Jake White's church is 'toxic Christianity'

Time of article published Jan 10, 2009

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By Craig McKune

Hillsong Church, Australia's charismatic religious movement, which established itself in Cape Town just six months ago, has been described as "toxic Christianity" by some, but as having a "vibrant and positive outlook on life" by others.

With the World Cup-winning former Springbok coach Jake White, as well as controversial Western Province flank Luke Watson, in its congregation, the church has said it wants to be "so large that the city and nation cannot ignore it".

According to media reports, the recently remarried and "reborn" White said his newfound religion had led him to reconcile with Watson, with whom he had several disputes.

"I feel sorry for Luke, and when I saw him the other day at church, I went to shake his hand," White was reported to have said, adding: "I am happy to have seen the light."

Hillsong, which also has branches in Sydney, London and Kiev in Ukraine, claims to draw 20 000 devotees a week in Australia. In Cape Town, the congregation meets at the International Convention Centre on Sundays.

According to Hillsong Cape Town's website, it aims to "champion the cause of the local church" and rely on "passionate and committed volunteers" to fund and run it.

Founding couple Brian and Bobby Houston wrote on the website: "The church that I see is a church of influence. A church so large in size that the city and nation cannot ignore it. I see a people so kingdom-minded that they will count whatever the cost and pay whatever the price to see revival sweep this land."

Grant Donald, who attends the church, said: "The heart of Hillsong Cape Town is to reach out into the local community and make a positive difference in people's lives.

"We care about the people in our city and we want to see change for the better and we are not afraid to partner with others in order to do as much as we possibly can."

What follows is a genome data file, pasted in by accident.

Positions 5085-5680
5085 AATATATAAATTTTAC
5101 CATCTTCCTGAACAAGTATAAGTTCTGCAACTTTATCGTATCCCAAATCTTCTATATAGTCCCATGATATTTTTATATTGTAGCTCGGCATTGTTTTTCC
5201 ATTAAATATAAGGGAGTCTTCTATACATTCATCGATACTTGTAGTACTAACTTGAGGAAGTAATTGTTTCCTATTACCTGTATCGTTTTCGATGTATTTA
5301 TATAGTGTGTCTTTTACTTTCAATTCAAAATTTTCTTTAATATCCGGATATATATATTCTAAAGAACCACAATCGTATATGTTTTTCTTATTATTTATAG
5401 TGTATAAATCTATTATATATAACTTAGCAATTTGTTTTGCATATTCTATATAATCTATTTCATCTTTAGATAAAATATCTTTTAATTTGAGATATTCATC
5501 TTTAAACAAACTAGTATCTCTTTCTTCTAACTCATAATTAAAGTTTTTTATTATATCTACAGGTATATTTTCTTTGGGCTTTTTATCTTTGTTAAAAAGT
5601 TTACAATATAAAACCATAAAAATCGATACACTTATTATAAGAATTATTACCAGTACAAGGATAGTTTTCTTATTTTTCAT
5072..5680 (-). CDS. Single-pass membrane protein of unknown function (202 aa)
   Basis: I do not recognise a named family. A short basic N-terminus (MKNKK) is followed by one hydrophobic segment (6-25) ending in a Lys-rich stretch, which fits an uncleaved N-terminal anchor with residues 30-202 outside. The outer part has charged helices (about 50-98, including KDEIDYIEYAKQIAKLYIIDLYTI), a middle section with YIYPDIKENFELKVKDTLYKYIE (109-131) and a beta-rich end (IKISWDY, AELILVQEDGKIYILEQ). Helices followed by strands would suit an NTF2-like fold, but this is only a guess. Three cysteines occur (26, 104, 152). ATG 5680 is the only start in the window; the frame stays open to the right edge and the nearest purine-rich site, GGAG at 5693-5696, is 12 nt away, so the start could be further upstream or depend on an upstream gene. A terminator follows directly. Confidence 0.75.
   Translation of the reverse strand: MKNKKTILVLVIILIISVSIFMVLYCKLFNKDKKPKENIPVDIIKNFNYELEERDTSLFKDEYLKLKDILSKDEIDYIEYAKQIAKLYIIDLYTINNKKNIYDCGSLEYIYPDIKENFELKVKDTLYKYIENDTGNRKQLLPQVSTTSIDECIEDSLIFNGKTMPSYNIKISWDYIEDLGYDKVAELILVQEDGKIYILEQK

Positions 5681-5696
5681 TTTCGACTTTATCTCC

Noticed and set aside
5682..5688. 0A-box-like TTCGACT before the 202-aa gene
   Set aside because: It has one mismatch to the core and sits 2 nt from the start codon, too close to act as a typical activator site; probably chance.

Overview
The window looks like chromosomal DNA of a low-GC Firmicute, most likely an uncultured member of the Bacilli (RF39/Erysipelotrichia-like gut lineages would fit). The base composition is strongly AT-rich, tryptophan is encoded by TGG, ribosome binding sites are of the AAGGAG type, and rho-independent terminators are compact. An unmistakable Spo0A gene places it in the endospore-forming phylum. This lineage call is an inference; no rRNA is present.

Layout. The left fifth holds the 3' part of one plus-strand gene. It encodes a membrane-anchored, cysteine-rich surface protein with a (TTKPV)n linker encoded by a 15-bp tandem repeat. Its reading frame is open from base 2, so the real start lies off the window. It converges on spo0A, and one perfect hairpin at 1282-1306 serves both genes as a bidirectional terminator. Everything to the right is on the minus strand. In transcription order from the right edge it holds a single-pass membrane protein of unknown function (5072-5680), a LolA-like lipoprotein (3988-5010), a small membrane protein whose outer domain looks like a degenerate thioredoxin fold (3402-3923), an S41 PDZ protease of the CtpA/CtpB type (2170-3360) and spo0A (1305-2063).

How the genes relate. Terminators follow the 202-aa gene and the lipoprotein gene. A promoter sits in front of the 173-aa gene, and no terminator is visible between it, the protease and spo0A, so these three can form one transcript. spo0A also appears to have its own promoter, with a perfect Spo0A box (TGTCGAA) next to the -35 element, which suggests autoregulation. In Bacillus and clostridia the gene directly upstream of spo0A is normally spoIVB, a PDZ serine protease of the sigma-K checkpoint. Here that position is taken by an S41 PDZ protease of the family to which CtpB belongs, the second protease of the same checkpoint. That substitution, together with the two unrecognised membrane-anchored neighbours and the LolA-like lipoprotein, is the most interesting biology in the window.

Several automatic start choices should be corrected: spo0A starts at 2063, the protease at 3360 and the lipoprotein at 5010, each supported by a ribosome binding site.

In the aftermath of the xenophobia-related violence last year, Hillsong was involved in relief work and setting up a "refugee fund".

But such initiatives have been criticised by a former member, Australian Tanya Levin, author of the book People in Glass Houses: An insider's story of life in and out of Hillsong.

She criticised Hillsong's "prosperity theology", which she said means "God wants you to be rich. He wants you to have prosperity in every area of your life, particularly your finances."

Calling Hillsong's version of Pentecostal worship "toxic Christianity", she contrasted it to the "humble" Salvation Army.

In a 2007 article in The Australian, Levin wrote that while "most cannot identify what the business is or what exactly is being sold - it's clear that there is a frustratingly unmeasurable amount of money being handed over via cash, cheques and credit cards".

Noting her discomfort with the church's focus on fundraising, she quoted a church group email which read: "Through our ongoing sacrificial giving by our church family, our loan balance is now down to $5,8-million. Wouldn't it be a phenomenal miracle to see this fully paid off by the end of June 2005? We could then go into our next stage of building totally debt free."

Levin asked: "Since when did a miracle coincide with the end of the financial year?"

Of criticism such as this, Donald asked: "Should we spend our time knocking institutions that didn't live up to our personal expectations, or should we rather spend our valuable time making a positive difference in our community and in our circle of influence? I say the latter."

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